1/26/1973 – ‘Garbage Creatures – “Hey Look Me Over”.’

Jim and his team were recruited by Flip Wilson’s production company to participate in an ecology-themed television special, Keep US Beautiful, which aired on NBC on March 27, 1973. That January, Jim, Frank Oz, Jerry Nelson and John Lovelady flew out to Los Angeles to tape their part. Raymond Burr, the host, introduced what looked like a pile of garbage. According to Variety the, “Highspot of the hour was a parody of “Hey Look Me Over” done by Jim Henson’s Muppets made of trash, junk and garbage — a delightfully ironic plea for more litter to bury the earth and make their scruffly existence more enjoyable.” Jim clearly saw the value (and comedy) in trash talk. Not only had his grouch found a home in a garbage can on Sesame Street, but on Fraggle Rock, Marjorie the Trash Heap was the source of great wisdom and sage advice.

Jim’s rough storyboard for “Hey Look Me Over” with garbage creatures, 1973.

Michael Frith’s early concept for Marjorie The All-Knowing Trash Heap on Fraggle Rock, 1981.

Read more from Jim Henson’s Red Book in Imagination Illustrated: The Jim Henson Journal available from Chronicle Books.

Topics: 01-January '73, 1973 | Tagged , , , , , , ,
end_of_post_flourish

1/21/1981 – ‘Begin parachute sequence.’

Historical information provided by The Jim Henson Company Archivist:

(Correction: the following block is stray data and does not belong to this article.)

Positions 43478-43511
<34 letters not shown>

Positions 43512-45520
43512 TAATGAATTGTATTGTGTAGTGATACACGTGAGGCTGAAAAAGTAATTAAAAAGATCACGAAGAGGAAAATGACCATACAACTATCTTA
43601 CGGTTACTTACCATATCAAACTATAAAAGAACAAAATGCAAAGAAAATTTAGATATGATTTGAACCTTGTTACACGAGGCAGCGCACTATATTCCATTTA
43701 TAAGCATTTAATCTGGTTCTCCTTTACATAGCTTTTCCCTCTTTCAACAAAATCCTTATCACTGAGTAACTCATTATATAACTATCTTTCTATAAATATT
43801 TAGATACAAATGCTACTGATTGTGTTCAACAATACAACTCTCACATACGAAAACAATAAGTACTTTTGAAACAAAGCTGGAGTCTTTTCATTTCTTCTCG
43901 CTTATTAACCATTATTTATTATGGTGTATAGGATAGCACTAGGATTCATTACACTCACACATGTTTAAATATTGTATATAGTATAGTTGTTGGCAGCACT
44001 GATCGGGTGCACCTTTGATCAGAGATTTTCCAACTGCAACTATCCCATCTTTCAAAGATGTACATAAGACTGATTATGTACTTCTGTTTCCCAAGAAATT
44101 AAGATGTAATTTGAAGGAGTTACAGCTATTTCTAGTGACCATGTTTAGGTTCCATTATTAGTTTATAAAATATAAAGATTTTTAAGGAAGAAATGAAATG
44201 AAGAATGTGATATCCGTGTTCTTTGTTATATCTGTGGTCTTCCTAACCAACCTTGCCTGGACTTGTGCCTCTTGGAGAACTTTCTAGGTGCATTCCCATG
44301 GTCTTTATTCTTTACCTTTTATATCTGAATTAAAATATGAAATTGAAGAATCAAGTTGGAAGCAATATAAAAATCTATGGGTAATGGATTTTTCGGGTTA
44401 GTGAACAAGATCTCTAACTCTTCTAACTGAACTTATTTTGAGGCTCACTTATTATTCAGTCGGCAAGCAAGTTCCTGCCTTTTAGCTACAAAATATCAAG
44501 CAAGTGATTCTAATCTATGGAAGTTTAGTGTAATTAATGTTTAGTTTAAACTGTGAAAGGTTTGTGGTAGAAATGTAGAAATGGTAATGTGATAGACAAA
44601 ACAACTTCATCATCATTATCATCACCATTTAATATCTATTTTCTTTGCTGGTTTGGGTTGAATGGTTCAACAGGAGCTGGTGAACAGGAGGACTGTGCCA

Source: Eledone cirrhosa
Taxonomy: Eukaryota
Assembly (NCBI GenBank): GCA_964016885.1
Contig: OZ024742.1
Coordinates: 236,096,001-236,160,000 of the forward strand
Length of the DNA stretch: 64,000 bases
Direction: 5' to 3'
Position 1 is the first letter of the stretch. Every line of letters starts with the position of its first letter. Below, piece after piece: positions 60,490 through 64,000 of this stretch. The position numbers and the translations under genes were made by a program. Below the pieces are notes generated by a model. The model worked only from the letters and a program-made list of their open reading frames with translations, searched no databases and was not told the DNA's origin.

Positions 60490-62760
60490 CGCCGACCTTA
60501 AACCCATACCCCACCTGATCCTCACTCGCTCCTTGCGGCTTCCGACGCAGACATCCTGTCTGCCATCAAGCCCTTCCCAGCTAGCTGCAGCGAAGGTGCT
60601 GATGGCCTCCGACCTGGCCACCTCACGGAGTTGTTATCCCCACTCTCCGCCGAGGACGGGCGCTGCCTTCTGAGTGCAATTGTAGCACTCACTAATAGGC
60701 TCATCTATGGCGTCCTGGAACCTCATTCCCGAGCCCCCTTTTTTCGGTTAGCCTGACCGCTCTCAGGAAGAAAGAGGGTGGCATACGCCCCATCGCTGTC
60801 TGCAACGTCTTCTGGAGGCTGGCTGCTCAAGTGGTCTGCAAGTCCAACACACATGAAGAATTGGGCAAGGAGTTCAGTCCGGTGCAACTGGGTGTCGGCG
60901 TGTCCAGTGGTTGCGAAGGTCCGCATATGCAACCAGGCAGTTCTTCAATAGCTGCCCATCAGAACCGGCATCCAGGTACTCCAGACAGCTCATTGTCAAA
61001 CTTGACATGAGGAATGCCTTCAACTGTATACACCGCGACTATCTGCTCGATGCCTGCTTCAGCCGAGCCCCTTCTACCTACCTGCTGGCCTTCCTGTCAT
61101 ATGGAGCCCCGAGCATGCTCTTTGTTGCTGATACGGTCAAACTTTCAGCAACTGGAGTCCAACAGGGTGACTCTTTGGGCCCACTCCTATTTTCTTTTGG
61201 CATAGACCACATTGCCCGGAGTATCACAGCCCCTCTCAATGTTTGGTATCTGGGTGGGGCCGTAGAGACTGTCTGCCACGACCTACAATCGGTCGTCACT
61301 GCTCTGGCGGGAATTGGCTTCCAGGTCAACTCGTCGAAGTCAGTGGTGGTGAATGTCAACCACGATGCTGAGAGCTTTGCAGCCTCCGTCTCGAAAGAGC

When putting Muppets in outlandish situations, great preparation is in order. This was true for practically every scene in The Great Muppet Caper, including the finale/credit sequence. To return to the US after solving the mystery of the great baseball diamond heist, Kermit and the gang fly back in the cargo hold of a jetliner. They are jettisoned out of the plane wearing parachutes and as they float toward the ground, the last jokes are cracked and the credits roll. A July 15, 1980 memo from Caroly Wilcox of the Muppet Workshop made it clear why they waited until the last days of filming to shoot this scene. The possibilities she outlined included using costumed parachutists wearing Muppet masks, using oversized dummies carved to look like the characters, or shooting a scale model of plane with miniatures in a wind tunnel. Jim went with her last suggestion – to wait until the end of the shoot and use real puppets in weighted harnesses. “If they get ruined, they get ruined,” Caroly noted. The movie would be finished so it wouldn’t matter. The close ups were done in the studio and then for the long shots, the puppets were thrown out of the plane.

Caroly Wilcox’s memo outlining ways to shoot the parachute sequence.

Selected storyboards from the parachute sequence drawn by Bill Stallion, 1980.